A Wisconsin Historical Society “Share Your Voice” event for Northwoods Teens will be held on Monday, April 29th beginning at 6:30 P.M. at the Crandon High School auditorium. Representatives from the Wisconsin Historical Society will be asking teens about what they would like to see in a new, modern state history museum. Teens from all area Northwoods communities are invited to attend and share their voice.
“The fact that the Wisconsin Historical Society is engaging the teen voice in this decision is a powerful reminder that today’s youth will shape Wisconsin’s future” said Michelle Gobert, Positive Youth Development Extension Educator in Forest County, whose office is hosting the event. “Combining local history and youth is a win-win for both groups. Research confirms the idea that children develop a stronger sense of control over their lives and build resiliency when they hear stories describing uphill battles and obstacles relatives and community members may have faced. These stories are what make each Wisconsin community unique and are what the proposed new museum will focus on.”
“The new museum will be about more than bricks and mortar,” said Christian Overland, Ruth and Hartley Barker Director of the Wisconsin Historical Society. “The new museum will reach all 72 counties and represent all Wisconsinites. Communities will be able to share their stories in this new museum network and because of that we want to hear from people all across the state.”
This session is part of a larger statewide opportunity in which local communities are invited to share their thoughts and ideas, and to see design concepts for a new modern, state-of-the-art history museum. The goal of these sessions is to get feedback from educators, families, business leaders, and every sector of the public. A session designed for the Northwoods public is scheduled for Thursday, May 30th at the Olsen Memorial Library in Eagle River.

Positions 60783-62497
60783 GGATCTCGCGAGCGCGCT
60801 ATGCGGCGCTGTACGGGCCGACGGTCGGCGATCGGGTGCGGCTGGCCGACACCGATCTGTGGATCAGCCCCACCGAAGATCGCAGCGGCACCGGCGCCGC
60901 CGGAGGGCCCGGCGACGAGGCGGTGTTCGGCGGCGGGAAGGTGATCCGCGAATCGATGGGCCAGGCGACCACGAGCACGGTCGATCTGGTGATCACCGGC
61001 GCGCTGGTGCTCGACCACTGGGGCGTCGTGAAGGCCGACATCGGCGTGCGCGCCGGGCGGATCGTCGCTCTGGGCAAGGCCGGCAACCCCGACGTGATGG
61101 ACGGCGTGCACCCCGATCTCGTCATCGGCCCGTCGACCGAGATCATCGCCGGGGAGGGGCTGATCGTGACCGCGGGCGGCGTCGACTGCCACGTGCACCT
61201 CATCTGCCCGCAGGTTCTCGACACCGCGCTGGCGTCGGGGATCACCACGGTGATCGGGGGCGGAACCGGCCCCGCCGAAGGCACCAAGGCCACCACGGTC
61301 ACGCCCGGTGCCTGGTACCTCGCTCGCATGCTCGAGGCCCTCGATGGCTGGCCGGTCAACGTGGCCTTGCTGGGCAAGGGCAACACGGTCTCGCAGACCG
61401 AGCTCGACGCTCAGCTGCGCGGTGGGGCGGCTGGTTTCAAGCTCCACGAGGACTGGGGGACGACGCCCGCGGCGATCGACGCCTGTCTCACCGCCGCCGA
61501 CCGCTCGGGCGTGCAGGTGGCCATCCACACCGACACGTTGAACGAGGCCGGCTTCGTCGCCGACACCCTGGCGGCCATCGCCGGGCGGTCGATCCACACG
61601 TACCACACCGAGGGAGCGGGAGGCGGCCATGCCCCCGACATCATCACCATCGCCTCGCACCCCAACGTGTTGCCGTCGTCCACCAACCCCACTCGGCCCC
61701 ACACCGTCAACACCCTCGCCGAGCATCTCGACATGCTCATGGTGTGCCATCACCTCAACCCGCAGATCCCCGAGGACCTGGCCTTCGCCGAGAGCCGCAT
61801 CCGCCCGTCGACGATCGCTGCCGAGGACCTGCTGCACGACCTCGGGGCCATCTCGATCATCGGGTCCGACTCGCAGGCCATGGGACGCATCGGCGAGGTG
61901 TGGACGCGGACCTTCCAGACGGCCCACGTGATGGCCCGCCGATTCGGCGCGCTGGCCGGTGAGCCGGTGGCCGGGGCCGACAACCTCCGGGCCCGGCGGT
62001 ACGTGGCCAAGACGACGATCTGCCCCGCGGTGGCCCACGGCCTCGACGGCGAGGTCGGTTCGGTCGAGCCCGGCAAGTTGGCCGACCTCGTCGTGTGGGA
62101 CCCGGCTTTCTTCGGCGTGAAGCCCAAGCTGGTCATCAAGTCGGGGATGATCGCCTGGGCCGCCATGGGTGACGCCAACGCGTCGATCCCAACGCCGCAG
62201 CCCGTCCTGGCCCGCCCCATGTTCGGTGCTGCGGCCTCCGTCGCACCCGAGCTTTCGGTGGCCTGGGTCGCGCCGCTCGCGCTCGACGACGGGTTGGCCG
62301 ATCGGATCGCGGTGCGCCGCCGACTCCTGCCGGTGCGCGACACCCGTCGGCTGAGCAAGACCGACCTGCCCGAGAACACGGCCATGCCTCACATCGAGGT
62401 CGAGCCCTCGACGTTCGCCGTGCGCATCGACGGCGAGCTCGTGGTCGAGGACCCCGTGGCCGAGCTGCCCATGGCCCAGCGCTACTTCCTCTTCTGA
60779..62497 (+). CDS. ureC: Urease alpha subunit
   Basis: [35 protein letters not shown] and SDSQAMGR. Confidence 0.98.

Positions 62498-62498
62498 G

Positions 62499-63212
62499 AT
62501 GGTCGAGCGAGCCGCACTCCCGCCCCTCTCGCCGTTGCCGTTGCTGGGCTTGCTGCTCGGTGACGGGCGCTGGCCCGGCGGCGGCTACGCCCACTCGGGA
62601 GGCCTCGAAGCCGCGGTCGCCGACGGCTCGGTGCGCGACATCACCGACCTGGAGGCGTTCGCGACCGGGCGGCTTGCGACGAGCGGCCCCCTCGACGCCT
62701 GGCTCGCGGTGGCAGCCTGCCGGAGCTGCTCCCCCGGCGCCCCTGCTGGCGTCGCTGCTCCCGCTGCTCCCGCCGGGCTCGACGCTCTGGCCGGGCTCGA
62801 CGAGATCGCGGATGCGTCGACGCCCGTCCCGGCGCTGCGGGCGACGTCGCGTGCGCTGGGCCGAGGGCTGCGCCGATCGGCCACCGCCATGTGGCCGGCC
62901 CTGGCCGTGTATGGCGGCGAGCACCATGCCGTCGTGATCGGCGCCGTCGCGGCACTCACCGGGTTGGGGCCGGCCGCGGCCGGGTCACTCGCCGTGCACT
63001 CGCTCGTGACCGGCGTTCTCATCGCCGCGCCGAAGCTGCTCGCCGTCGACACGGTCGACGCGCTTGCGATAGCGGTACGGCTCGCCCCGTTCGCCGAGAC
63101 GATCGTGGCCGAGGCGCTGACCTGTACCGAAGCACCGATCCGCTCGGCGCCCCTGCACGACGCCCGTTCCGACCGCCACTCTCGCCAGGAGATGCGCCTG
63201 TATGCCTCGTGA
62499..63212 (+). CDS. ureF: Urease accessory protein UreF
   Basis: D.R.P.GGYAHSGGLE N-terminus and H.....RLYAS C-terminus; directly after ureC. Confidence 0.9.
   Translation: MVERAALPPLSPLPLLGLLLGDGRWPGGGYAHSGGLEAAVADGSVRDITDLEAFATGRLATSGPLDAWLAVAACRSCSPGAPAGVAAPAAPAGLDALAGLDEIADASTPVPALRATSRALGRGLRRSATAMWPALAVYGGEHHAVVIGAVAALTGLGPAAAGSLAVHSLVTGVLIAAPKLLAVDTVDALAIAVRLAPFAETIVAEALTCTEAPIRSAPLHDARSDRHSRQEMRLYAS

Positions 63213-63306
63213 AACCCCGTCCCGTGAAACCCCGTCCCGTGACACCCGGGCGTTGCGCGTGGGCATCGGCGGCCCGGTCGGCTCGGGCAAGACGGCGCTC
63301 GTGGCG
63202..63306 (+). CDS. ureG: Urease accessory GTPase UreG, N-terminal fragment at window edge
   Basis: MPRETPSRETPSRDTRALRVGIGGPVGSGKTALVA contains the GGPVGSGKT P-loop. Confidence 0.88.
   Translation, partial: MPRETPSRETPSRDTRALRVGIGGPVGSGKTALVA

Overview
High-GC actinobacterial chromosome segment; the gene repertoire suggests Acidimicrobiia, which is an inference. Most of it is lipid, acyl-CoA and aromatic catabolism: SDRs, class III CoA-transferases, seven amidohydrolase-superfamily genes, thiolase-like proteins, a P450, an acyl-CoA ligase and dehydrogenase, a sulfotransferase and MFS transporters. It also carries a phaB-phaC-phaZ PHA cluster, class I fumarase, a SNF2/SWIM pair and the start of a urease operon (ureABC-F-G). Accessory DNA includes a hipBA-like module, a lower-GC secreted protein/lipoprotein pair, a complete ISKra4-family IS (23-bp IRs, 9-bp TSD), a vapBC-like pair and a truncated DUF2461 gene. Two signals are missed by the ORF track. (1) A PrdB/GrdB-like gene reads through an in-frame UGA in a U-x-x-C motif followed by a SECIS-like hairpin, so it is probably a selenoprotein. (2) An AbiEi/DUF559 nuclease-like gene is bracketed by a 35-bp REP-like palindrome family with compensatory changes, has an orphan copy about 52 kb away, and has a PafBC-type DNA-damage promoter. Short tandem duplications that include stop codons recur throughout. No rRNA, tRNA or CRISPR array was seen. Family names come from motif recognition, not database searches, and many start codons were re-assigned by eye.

“The input we receive at these public workshops will help shape future exhibits and storylines,” continued Overland. “This is a rare opportunity for the public to be a part of this process and to provide their vision of how the new museum can present Wisconsin and their history to create relevant stories that have local significance and national impact.”
The Wisconsin Historical Society has been working towards building a new $120 million, 100,000-square-foot museum for more than 20 years. The new museum will more than double exhibition space, and include state-of-the-art technology while providing learning, meeting and flexible spaces. The new museum will reach and connect people all across the state through distance learning technology and exciting, modern exhibits.
“Listening sessions are community-based including African-American, American-Indian, Latino, and Hmong communities in multiple locations,” Overland added. “These sessions are an important part of the process of ensuring the new museum represents the diversity and inclusion of the people of Wisconsin.”
The University of Wisconsin Madison, Division of Extension Forest County, is hosting the event. For more information about the event visit their website at www.forest.extension.wisc.edu or contact Michelle Gobert at 715-478-7797.